IAN FERGUSON: If you're a woman and the boss think about this

by Ian Ferguson

Men and women work side by side, tackling the same business problems, sitting through the same meetings and walking the same hallways. On the leadership front, however, that is usually where the common ground ends. Men and women experience very different workplaces, ones in which the odds for advancement vary widely and corporate careers come in two flavours: his and hers.

Women perceive career advancement a steeper trek to the top. Some would claim that generally speaking, promotions are awarded fairly or that the best opportunities go to the most-deserving employees while others might say gender has been a factor in missed raises and promotions. Even more believe their gender will make it harder for them to advance in the future—a sentiment most strongly felt by women at senior levels.

Only in a perfect world are men and women on an equal footing in the workplace. Even when the woman is the boss she faces different obstacles than her male counterparts.

Along the way many women in charge sometimes overcompensate. One common mistake is they tend to act like men. They try to be friends with male employees to even the playing field, sometimes using aggressive male tactics like severe discipline or verbal intimidation to be taken seriously.

Today we provide basic tips for female supervisors and leaders who are charged with the responsibility of leading men:

  1. Act like a woman. Use your femininity in positive and constructive ways around the office. There is lots of power in that. A woman’s intuition is never to be underestimated and should be leveraged even in boardroom decisions.

  2. Don’t become motherly. Women can invite too much emotion into their relationships with employees, blurring the line between boss and friend. Such blurring can go along for a time and it can feel cozy and wonderful, but it inevitably backfires when circumstances require the “friend” at the top to institute a strict workplace rule, for instance, or deliver a tough message about performance.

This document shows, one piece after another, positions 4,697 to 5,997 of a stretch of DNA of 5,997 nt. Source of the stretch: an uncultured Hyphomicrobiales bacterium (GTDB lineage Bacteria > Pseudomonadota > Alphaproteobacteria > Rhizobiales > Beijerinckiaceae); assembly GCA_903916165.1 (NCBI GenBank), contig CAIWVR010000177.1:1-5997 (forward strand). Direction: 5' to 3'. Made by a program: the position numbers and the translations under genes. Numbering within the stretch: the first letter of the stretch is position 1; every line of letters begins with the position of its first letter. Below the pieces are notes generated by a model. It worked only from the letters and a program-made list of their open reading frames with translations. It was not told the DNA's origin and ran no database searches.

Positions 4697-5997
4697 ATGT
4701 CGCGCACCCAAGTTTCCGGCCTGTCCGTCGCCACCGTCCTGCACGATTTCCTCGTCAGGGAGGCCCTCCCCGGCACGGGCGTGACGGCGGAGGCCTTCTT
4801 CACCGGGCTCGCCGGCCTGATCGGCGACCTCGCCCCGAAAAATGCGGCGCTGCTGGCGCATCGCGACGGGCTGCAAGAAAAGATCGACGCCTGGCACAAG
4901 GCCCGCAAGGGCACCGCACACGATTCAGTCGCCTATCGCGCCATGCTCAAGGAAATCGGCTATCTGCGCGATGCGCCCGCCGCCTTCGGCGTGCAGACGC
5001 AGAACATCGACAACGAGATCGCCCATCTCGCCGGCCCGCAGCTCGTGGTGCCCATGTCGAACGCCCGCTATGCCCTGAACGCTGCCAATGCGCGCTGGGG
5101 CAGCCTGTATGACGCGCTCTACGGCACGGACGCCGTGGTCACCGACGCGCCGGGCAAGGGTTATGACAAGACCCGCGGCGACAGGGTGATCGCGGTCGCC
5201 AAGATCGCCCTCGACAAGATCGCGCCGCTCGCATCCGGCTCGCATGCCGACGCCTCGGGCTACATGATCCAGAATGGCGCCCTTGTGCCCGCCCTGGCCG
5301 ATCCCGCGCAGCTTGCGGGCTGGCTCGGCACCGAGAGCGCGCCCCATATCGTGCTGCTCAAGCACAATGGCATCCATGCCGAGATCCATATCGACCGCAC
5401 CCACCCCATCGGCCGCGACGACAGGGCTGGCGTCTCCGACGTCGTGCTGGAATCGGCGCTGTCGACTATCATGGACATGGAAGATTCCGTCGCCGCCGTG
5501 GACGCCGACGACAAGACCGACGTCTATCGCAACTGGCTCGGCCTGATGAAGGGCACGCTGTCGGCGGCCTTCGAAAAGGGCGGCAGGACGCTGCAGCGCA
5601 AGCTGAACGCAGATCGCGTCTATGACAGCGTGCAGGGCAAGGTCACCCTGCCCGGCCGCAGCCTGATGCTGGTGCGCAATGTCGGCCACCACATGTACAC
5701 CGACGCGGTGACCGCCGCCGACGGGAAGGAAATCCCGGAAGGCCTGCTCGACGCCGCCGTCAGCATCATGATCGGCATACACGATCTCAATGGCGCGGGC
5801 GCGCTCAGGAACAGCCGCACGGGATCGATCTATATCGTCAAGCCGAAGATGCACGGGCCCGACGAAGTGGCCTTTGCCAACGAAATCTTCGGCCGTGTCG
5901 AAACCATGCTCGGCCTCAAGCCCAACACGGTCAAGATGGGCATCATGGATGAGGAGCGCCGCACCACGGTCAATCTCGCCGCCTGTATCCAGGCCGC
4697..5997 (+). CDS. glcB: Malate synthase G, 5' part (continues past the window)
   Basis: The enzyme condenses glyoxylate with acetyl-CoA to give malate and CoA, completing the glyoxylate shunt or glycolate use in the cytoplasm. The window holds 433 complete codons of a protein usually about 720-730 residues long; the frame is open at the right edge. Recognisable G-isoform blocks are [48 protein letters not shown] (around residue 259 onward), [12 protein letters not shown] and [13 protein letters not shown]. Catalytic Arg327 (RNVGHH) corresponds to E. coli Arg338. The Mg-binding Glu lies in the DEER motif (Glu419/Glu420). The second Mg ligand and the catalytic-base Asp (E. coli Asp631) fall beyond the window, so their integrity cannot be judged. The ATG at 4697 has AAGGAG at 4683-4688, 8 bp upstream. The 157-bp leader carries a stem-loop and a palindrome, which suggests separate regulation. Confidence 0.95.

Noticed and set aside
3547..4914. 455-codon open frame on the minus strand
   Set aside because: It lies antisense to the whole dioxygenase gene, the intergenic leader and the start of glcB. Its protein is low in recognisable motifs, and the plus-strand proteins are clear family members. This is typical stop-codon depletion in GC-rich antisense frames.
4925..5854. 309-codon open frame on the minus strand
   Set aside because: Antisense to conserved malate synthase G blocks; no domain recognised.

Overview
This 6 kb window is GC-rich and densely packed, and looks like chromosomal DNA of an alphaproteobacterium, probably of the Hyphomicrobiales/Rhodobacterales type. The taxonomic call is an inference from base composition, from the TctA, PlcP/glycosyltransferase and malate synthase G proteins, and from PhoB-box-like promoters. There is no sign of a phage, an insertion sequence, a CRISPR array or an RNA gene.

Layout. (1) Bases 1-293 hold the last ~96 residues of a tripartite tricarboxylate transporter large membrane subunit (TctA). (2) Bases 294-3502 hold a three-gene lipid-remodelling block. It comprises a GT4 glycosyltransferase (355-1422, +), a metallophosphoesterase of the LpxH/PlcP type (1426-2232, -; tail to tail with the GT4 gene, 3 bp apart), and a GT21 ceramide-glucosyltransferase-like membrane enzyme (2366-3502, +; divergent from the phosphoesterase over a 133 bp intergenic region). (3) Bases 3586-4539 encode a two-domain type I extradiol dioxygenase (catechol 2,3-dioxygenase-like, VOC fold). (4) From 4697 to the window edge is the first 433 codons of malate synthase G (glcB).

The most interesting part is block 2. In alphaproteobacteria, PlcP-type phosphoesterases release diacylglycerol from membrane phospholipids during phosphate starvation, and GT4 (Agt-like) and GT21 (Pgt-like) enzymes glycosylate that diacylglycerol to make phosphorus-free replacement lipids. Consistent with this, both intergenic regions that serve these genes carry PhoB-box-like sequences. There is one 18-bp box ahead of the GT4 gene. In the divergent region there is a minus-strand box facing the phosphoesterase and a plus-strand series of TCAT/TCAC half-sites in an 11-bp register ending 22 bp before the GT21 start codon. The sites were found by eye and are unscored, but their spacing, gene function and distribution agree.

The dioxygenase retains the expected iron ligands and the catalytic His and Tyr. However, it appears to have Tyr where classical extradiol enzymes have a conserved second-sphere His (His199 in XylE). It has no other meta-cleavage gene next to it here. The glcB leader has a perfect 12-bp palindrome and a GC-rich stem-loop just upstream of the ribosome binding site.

3. Don’t date or become seduced by your subordinates. Sad but true that many hardworking female bosses spend lots of hours at work and may feel like they hold the cards at having their pick of handsome, available male employees. This breeds disorder and jealousy. Don’t do it! Kindly turn down proposals for dates. A woman in power is hot. Don’t abuse it, but be kind when you turn down offers.

  4. Guard the manner in which you communicate. Men and women communicate differently at work. If not exactly two separate languages, but you may need to use alternative ways when giving men direction. Don’t communicate the same way with male employees like you would with female employees. It is a scientific fact that men process info and details differently than women. Learn how men communicate. Understand their short, curt answers or lack of providing every detail is not laziness or a personal vendetta against you, but just that men and women respond differently to the same information.

At the end of the day, you not only want to be a good boss but an effective one who can rally her troops to success.

• NB: Ian R Ferguson is a talent management and organisational development consultant, having completed graduate studies with regional and international universities. He has served organsations, both locally and globally, providing relevant solutions to their business growth and development issues. He may be contacted at iferguson@bahamas.com.